If you choose to rent a car, it's highly recommended to use the Waze app for navigation. This crowdsourced app provides real-time updates on traffic conditions, road closures, and even police traps, making it an invaluable tool for navigating Costa Rica's roads. Rental car insurance is also mandatory in Costa Rica which can make this very expensive… and some of the rental companies (even well know names) can be… lets say unyielding about you taking their “premium”insurance even if you are covered by your credit card insurance.

Private Transportation

For those seeking a more relaxed journey, private transportation, and taxi services can be a great option for getting around from resort into town or from resort to resort if booked in advance. Professional drivers are quite familiar with the roads and can navigate the chaotic roads without much issue. However, this convenience comes at a premium price, and the costs can quickly add up, especially for longer distances or extended tours. Private buses might be a better option especially if you are with a larger group going to and from common tourist places. Many resorts in Costa Rica offer a shuttle bus to and from the airport for a nominal fee, which may be an option for those staying at just one resort.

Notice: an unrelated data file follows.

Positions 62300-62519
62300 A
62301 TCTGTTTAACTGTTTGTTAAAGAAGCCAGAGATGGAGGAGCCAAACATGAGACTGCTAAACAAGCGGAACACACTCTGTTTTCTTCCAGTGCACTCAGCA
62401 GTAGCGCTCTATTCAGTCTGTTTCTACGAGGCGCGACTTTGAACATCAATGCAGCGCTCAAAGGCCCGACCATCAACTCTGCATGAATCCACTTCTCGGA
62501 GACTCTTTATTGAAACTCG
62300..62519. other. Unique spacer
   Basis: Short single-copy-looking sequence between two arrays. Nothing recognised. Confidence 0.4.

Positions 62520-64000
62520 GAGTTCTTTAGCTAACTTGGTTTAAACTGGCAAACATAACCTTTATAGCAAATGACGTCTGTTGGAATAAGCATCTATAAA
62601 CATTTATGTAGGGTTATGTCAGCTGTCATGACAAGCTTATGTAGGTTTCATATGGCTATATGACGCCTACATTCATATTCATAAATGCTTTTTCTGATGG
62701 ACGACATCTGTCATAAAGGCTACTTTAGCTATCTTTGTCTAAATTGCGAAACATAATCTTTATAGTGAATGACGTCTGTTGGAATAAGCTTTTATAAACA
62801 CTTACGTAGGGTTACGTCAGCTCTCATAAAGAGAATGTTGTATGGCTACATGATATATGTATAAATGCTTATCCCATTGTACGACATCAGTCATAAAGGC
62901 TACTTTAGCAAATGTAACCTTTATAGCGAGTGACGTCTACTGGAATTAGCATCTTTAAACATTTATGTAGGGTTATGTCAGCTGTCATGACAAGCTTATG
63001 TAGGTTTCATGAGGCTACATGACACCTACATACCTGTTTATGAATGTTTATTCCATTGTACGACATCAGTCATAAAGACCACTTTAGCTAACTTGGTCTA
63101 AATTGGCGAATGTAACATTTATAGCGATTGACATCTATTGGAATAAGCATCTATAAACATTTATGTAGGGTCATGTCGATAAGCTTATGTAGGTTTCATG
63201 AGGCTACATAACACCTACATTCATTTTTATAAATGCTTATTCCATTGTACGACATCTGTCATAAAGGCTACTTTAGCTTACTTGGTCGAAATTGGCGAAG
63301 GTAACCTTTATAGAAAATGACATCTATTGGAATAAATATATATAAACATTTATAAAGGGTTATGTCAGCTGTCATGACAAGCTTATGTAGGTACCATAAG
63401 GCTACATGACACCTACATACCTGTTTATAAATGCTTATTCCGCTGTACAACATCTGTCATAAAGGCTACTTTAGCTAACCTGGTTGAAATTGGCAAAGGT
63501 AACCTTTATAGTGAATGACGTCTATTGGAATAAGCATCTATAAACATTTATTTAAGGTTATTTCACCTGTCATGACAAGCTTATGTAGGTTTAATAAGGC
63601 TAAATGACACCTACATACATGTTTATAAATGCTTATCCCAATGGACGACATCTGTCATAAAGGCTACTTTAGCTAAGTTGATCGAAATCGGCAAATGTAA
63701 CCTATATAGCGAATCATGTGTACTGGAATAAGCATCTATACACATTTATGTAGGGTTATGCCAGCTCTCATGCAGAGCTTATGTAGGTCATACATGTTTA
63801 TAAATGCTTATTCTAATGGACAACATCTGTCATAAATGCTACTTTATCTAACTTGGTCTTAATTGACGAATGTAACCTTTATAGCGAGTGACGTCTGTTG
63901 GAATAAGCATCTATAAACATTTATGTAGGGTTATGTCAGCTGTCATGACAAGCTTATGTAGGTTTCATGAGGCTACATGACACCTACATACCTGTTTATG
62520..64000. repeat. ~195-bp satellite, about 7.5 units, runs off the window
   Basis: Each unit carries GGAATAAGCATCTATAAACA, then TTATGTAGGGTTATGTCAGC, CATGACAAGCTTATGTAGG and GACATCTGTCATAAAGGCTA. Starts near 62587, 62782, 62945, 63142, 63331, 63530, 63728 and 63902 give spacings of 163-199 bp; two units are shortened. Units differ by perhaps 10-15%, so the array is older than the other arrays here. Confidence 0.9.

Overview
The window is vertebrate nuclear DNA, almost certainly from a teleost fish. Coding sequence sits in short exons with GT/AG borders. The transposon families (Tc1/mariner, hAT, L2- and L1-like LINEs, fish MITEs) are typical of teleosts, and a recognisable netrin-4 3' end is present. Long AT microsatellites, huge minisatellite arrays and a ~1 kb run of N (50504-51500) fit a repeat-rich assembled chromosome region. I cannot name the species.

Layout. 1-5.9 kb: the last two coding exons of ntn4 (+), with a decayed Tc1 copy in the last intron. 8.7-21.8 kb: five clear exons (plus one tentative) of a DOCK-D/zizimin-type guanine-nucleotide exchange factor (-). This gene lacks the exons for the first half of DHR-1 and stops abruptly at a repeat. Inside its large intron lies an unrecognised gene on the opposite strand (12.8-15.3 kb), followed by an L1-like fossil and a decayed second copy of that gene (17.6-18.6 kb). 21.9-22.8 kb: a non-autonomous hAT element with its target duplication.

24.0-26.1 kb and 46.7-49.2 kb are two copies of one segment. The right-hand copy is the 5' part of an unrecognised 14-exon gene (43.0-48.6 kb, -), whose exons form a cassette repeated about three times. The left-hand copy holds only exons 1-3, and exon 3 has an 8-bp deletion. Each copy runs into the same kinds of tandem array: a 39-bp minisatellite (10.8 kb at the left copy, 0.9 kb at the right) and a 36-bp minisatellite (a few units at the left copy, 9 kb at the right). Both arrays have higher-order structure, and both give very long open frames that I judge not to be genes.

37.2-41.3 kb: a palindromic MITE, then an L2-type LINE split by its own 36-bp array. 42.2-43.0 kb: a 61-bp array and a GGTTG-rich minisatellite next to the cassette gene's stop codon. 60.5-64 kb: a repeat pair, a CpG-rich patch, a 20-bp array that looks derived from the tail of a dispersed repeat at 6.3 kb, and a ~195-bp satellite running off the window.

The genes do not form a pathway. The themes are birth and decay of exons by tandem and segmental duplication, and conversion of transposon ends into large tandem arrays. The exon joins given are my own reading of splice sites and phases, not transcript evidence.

Public Transit

Adventurous travelers on a tight budget may consider Costa Rica's public transportation system, which includes buses, shuttles, and even domestic flights. While affordable, navigating public transit can be a daunting task, especially for those unfamiliar with the language and local customs. Schedules can be unpredictable or outright unreasonable to go longer distances, and navigating between different modes of transportation can be logistically challenging. which is why we bailed on this option… this is not something we can personally recommend, not that it is not possible to do.

Regardless of your chosen mode of transportation, the key to a successful Costa Rican adventure is to accept the unpredictable nature of the journey. Whether you're white-knuckling it through wet winding mountain roads or enjoying the abundant scenery while peacefully riding in a private van, the experiences you'll encounter along the way will undoubtedly become lasting memories of your time in Costa Rica.


Before jetting off to Costa Rican paradise there are a few considerations that need to be observed, or you might end up in California for a day!? There were several humorous, but slightly tragic stories of people booking their flights to San Jose, California, USA (SJC) instead of Juan Santamaría International Airport in San José, Costa Rica (SJO). This is an easy mistake to make when booking flights, as they are similarly named and only one easily mistakable character different on the IATA airport identifier. Flight times are also fairly similar (especially from the east coast of the US) so it can be tough to catch your mistake until it is to late.